WHO Reports Three New MERS-CoV Cases, Four Deaths
July 8, 2013

WHO Reports Three New MERS-CoV Cases, Four Deaths

Lawrence LeBlond for redOrbit.com - Your Universe Online

Saudi Arabia's Ministry of Health has reported three additional laboratory-confirmed cases of Middle East respiratory syndrome-coronavirus (MERS-CoV) to the World Health Organization this past week. The MoH has also confirmed four additional deaths from the virus on July 7.

The newest cases are a 69-year-old male and a 66-year-old male from Riyadh. Both were admitted to the hospital on June 28 and are listed in critical condition in ICU. A third case is of a 56-year-old female from Hafr Al-Batin city in the Northeastern Region. This patient is a healthcare worker who was in contact with a previously reported case of MERS-CoV who had recovered and was released.

In addition to the new cases, the MoH reported on July 5 the deaths of a 53-year-old citizen from the Eastern Region and a two-year-old male from Jeddah. Both of these deaths had been previously confirmed cases.

On July 7, the Ministry reported the deaths of a 63-year-old female from Riyadh and a 75-year-old male from Al Ahsa. Both of these deaths were also from previously confirmed cases.

As of September 2012, WHO has been informed of a total of 80 laboratory-confirmed cases of MERS-CoV infection and 44 deaths. Since May 31, there have been a total of 30 newly-reported cases and 14 deaths. In mid-March, confirmed cases were only at 15 with a total of nine deaths.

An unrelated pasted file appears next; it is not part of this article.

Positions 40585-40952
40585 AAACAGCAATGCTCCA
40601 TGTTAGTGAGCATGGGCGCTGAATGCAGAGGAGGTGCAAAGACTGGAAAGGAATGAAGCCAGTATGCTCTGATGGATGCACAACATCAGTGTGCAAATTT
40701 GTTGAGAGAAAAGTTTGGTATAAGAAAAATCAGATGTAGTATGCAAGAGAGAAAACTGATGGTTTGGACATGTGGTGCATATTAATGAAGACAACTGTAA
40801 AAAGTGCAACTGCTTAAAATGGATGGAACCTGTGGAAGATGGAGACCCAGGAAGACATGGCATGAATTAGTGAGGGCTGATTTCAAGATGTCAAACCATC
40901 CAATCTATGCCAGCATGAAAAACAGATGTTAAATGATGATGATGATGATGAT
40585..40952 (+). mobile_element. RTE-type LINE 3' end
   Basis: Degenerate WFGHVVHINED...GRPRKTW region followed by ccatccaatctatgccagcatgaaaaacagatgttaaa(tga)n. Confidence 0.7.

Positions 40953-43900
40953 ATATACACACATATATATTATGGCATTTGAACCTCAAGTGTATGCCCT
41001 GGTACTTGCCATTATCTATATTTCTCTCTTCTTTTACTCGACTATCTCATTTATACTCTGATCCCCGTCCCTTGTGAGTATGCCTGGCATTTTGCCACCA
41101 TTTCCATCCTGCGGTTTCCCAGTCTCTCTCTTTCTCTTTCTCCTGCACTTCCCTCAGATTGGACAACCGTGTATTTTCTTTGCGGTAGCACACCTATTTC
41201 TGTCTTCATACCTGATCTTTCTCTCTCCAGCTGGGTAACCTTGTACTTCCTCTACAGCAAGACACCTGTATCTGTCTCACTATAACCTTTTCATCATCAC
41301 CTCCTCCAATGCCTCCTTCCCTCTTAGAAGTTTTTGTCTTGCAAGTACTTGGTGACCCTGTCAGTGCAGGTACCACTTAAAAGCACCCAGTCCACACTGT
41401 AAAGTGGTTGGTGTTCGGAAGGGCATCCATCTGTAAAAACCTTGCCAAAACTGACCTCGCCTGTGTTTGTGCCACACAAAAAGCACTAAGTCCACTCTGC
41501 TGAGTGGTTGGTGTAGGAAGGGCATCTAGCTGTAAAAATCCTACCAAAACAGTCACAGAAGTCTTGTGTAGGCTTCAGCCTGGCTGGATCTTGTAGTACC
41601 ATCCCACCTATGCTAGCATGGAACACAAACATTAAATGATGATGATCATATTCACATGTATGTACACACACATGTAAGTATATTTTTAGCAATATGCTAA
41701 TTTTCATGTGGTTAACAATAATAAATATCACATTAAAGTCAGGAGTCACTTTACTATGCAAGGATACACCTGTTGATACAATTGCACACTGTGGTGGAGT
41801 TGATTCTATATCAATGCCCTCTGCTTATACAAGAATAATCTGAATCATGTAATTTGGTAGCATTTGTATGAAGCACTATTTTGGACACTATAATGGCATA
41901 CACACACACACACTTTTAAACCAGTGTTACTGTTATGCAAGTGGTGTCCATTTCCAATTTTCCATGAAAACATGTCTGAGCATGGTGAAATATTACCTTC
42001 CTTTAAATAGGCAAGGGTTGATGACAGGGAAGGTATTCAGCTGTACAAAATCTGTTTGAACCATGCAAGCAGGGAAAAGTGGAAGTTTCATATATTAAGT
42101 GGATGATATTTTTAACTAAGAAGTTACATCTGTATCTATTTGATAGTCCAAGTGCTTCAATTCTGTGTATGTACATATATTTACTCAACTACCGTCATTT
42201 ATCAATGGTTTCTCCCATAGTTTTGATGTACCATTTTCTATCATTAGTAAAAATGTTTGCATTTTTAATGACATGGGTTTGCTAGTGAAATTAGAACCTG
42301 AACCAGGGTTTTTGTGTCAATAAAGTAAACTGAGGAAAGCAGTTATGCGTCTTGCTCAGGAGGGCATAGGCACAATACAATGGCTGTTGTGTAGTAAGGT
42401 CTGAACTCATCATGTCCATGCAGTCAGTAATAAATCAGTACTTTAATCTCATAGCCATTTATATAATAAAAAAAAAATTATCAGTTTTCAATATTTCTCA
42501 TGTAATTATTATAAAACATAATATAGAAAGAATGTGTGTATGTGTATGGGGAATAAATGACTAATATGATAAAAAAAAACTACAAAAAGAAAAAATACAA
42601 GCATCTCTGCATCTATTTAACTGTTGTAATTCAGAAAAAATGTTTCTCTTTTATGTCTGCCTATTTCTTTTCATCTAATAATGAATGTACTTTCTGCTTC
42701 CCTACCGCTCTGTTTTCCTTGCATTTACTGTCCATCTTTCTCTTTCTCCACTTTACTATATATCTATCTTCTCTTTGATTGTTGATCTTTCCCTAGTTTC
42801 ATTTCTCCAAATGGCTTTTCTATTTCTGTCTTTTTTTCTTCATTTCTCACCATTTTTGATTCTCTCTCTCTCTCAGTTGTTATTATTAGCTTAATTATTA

A WHO report last month stated there was a potential for MERS-CoV to cause a global pandemic. But just last week, scientists reporting in The Lancet said there was currently no risk of coronavirus moving toward pandemic level. They did, however, maintain that close monitoring was necessary.

WHO recently announced it will be convening an Emergency Committee under the International Health Regulations (IHR) for MERS-CoV. The Committee will meet on July 9 and 11.

One particular event that could potentially cause an explosion in MERS-CoV cases is the occurrence of Ramadan, which begins Monday night. While the fasting month of Ramadan is no worry, it typically coincides with umrah, a pilgrimage that could see hundreds of thousands of Muslims arrive in Mecca, according to a Reuters report.

Another event, haj, which takes place in October, could be even more worrisome. This main pilgrimage can see millions of Muslims arriving in Mecca, potentially sparking a pandemic if MERS-CoV cannot be brought under control. But because of expansion work carried out at the main mosque site, officials have cut the number of visas for this year's event.